Do pet apps and other digitally enhanced systems help or hinder our relationships with our furry friends?
As 2016 draws to a close, you might have noticed that our phones are no longer the only “smart” objects in our lives. Many of us drive cars that tell us when we’re getting too close to another car, we have umbrellas that forecast the weather and refrigerators with interactive screens that let us order groceries. Nearly every week, new technology-enhanced items hit the market, so it was just a matter of time before digital tech started to inspire pet-care products.
During the past year, dozens of new digital pet products have been released—from enhanced app-controlled GPS collars designed to help find a lost pet while watching his whereabouts on a webcam, to health trackers that allow you to monitor your pet’s exercise and nutritional intake. There are app-controlled electronic pet doors that read a code “key” from a pet’s collar, and app-controlled electronic feeding devices that collect data about feeding frequency and volume.
One of the most multifaceted new pet tech product categories is the app-controlled interactive monitoring system. With this kind of system, you can “be there” for your animal companion when you are away from home by remotely watching, talking to and playing (using a built-in laser-chaser) with your pet. Some systems even enable you to remotely dispense treats.
Despite the potential appeal of these technological advances, will they actually improve the quality of our pets’ lives, or our own? Or will they diminish our relationships with our animal companions in the same way that technological advances sometimes diminish our relationships with other humans?
Research suggests that digital communication technologies—social networking and texting in particular—can reduce empathy, which then impacts the duration and quality of relationships. A 2010 study from the University of Michigan analyzed empathy in almost 14,000 college students over the last 30 years, and concluded that current college students are roughly 40 percent less empathetic than those of the 1980s and 1990s. Researchers believe that social networking and texting have played a significant role in this reduction of empathy. These technologies make it too easy to disengage when staying involved feels like too much work. In contrast, face-to-face conversations—with their visual cues about how others are feeling—tend to invoke empathy, which then deepens connections.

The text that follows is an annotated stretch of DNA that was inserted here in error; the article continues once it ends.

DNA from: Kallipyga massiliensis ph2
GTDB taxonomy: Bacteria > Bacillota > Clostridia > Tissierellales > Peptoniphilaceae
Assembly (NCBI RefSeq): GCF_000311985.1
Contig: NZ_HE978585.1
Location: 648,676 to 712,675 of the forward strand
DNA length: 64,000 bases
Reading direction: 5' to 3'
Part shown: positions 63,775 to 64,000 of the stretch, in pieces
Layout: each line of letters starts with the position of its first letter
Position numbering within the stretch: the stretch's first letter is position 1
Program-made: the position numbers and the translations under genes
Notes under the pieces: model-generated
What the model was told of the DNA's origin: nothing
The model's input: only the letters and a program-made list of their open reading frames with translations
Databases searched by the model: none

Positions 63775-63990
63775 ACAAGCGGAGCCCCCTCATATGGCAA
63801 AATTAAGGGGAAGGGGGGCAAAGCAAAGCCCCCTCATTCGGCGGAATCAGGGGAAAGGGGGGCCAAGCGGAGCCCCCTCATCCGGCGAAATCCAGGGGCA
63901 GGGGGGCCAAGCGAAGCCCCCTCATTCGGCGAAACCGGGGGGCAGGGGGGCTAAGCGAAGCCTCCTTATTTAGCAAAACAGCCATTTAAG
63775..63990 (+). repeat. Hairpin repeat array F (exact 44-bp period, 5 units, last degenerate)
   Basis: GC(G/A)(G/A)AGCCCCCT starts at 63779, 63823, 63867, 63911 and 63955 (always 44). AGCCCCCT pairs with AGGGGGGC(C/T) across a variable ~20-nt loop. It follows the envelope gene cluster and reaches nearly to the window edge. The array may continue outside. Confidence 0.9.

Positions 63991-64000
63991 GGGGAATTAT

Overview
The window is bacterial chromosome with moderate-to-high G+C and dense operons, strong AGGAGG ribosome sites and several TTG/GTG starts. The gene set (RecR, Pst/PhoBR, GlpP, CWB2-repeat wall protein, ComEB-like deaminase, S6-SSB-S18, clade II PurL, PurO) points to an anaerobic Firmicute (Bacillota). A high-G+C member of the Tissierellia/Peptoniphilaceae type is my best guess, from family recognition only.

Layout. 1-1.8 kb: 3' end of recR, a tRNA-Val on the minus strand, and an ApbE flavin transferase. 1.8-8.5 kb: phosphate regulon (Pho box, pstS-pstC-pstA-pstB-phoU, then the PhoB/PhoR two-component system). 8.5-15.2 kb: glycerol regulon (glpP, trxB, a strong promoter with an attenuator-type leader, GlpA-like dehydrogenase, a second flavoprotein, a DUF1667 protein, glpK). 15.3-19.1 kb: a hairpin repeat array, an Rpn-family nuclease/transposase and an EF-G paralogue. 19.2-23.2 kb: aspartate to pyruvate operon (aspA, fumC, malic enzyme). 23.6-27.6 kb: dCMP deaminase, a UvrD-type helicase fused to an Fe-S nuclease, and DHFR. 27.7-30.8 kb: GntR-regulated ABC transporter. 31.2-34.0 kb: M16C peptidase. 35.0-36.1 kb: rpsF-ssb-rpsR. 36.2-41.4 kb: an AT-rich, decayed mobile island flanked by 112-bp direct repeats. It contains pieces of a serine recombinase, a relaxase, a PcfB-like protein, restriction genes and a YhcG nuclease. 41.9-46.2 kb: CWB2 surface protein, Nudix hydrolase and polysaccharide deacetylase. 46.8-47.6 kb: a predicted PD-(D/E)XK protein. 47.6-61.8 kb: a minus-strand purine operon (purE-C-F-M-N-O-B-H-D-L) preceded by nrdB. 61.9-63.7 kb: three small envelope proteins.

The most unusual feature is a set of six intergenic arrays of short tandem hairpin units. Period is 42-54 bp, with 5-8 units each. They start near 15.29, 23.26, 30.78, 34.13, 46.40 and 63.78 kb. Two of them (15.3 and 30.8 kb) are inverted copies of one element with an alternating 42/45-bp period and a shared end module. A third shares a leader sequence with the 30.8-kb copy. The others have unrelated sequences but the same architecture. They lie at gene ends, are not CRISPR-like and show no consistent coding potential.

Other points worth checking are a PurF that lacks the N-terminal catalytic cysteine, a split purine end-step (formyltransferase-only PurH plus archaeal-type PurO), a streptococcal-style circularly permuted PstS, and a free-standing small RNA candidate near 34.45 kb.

Could pet-care tech eventually have the same impact on our relationships with our four-legged friends? If we start to rely on technology as an interface between our pets and ourselves, could it potentially reduce our empathy for them, and diminish the quality of our care?
An electronic pet door keyed to let my dog—and no one else’s pet—into my house seems like a great idea. But this technology should never take the place of a neighbor, friend or pet-sitter being there to check on him when I’m away. Things can—and do—go wrong with technology, and someone needs to make sure the door is working. GPS collars are potential lifesavers for those hopefully rare times when a pet runs off or wanders too far and can’t find his way home. But knowing that my dog wears a GPS collar doesn’t absolve me of my responsibility to know where he is and to keep him safely confined to appropriate areas.
Might there be times when an electronic feeding device would be helpful or necessary? I like to imagine that most of us enjoy feeding our pets ourselves. The joyful anticipation my dog expresses around meals is a pleasure to witness, and I really don’t want to hand that interaction over to an automated feeding device. If I am away and can’t be there for him, then I would prefer that another human be there for him.
Let’s venture cautiously into this new world of pet-care technology, using the products judiciously, and only as an adjunct to human care, not as a substitution. Twenty years from now, we don’t want to find ourselves reading studies about how face-timing our dogs and cats reduced empathy in pet owners. We need more empathy for animals, not less. And my guess is that big, sloppy dog kisses and cats purring on our laps will keep us connected to our animals much better than streaming video.
Pet Tech at its Best: The Rover App and Website
One of the best uses of digital technology applied to pet care is the Rover app, which lets you access Rover.com’s online dog-sitting community of tens of thousands of registered Rover-approved dog-sitters and dog-walkers throughout the country. You browse by zip code and travel dates, and then view the available sitters’ photos and learn about their experience and qualifications. Once you make a decision on which sitter to hire, you book and pay through Rover. The service includes premium vet insurance, 24/7 emergency support and photo updates from the sitter to you. If something comes up, and your sitter is unable to watch your dog, Rover will set you up with another sitter—guaranteed.